September 20, 2013
By: Deborah Lawson
In January 2012 the United States Department of Agriculture released new plant hardiness zones for the United States. Plant hardiness zones are based on the average annual lowest winter temperatures, which have shifted to the north and northwest over the past 20 years. After release of the new maps, many questioned why no link was made by the USDA to the warming trends affecting the planet generally. I would assume the USDA chose to avoid the global warming debate.
Regardless of public opinion and controversy, science and the data collected support the fact that our planet is warming beyond what might occur with various cyclical trends. People who have lived in North Florida their whole lives know – it used to be colder. The National Oceanic and Atmospheric Administration’s (NOAA’s) Climate Extreme Index, which tracks the last 100 years, shows a marked reduction in extremes of cold and substantial spikes in extreme heat occurring since the 1980’s. This year is no exception, with a very mild winter and an extremely long, hot summer.
With milder winter temperatures we have seen more tropical plants that did not previously survive our winters, do so — particularly if they are in a space that provides some protection. Conversely, do we risk losing some of our most beloved trees due to warming? Dogwood decline has been well documented throughout the southeastern United States. Although the decline has been largely attributed to dogwood anthracnose, a fungal infection, warmer temperatures and stressful conditions provide an ideal situation for the fungus to spread. In our area, we see many more dead and declining dogwoods than healthy ones. Thirty years ago, that was not the case. The dogwood population has decreased by fifty percent.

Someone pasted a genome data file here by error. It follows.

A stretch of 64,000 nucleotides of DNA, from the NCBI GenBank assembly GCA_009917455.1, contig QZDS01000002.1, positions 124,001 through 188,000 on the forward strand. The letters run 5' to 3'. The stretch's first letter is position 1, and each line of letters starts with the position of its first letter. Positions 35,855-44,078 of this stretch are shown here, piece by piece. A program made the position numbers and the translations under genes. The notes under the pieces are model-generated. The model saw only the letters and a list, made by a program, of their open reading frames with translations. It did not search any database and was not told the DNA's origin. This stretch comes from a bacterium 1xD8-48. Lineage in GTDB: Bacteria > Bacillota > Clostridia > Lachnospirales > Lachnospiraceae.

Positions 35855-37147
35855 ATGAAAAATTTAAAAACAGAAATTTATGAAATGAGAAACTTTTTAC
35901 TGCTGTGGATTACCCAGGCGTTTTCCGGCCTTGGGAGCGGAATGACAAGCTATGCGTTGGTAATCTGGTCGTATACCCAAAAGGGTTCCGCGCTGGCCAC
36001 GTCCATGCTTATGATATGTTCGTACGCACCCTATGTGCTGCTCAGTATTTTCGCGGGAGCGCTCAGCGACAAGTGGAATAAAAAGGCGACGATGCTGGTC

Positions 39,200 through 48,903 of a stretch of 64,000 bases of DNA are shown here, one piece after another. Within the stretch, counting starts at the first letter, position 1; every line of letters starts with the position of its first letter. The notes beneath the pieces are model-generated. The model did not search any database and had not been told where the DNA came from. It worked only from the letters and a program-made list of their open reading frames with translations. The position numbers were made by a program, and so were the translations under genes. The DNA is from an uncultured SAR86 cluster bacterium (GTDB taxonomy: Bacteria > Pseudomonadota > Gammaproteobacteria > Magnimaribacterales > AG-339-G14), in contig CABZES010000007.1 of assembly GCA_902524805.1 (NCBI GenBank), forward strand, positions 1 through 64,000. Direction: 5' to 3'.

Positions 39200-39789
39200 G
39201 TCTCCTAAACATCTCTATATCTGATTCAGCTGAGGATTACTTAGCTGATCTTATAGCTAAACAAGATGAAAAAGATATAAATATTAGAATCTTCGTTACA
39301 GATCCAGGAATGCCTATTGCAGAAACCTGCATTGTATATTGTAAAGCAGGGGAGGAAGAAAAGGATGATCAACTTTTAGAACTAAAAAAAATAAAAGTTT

If our winters continue to be mild, will we lose trees that require some chilling to grow such as Japanese maples? We are on the edge of their southernmost growing area, so even incremental change to our climate could eliminate them from our area. Certainly apple and peach trees that require a number of chilling hours would be at risk.
A July special edition of the American Journal of Botany explores global biological change. Plants not only help regulate climate by absorption of carbon dioxide, but are also dramatically affected by climate change. The series of articles explores these effects, the increase in invasive species, and a host of other issues. Stephen Weller (University of California, Irvine) who was a collaborator on the project emphasizes, “Many people are familiar with the impact of rising temperatures and greater intensity of storms on humans, but have less understanding of the effects of these and other global changes on the foundation of our biological ecosystem – plants.”
Most certainly these issues are a growing priority for our research universities and the subject of a great deal of study. A wealth of information can be found on the University of Florida IFAS website alone, including a discussion of the role of Extension as our climate continues to warm. IFAS is a member of the Southeast Climate Consortium (SECC), one of eight Regional Integrated Science Assessment Centers sponsored by NOAA and comprised of the Southeast’s seven agricultural research universities. Over the past 10 years SECC has become a recognized leader in adaptive research, and Extension forms the link between the research and those who must develop local adaptation and mitigation strategies for responding to climate change.
Deborah Lawson is owner of Rejuvenation, LLC landscaping and design, and is a Certified Master Gardener Volunteer with the University of Florida IFAS Extension in Leon County. http://leon.ifas.ufl.edu
Photo by Deborah Lawson: Declining Dogwood
Additional Possible Graphic: NOAA’s Climate Extreme Index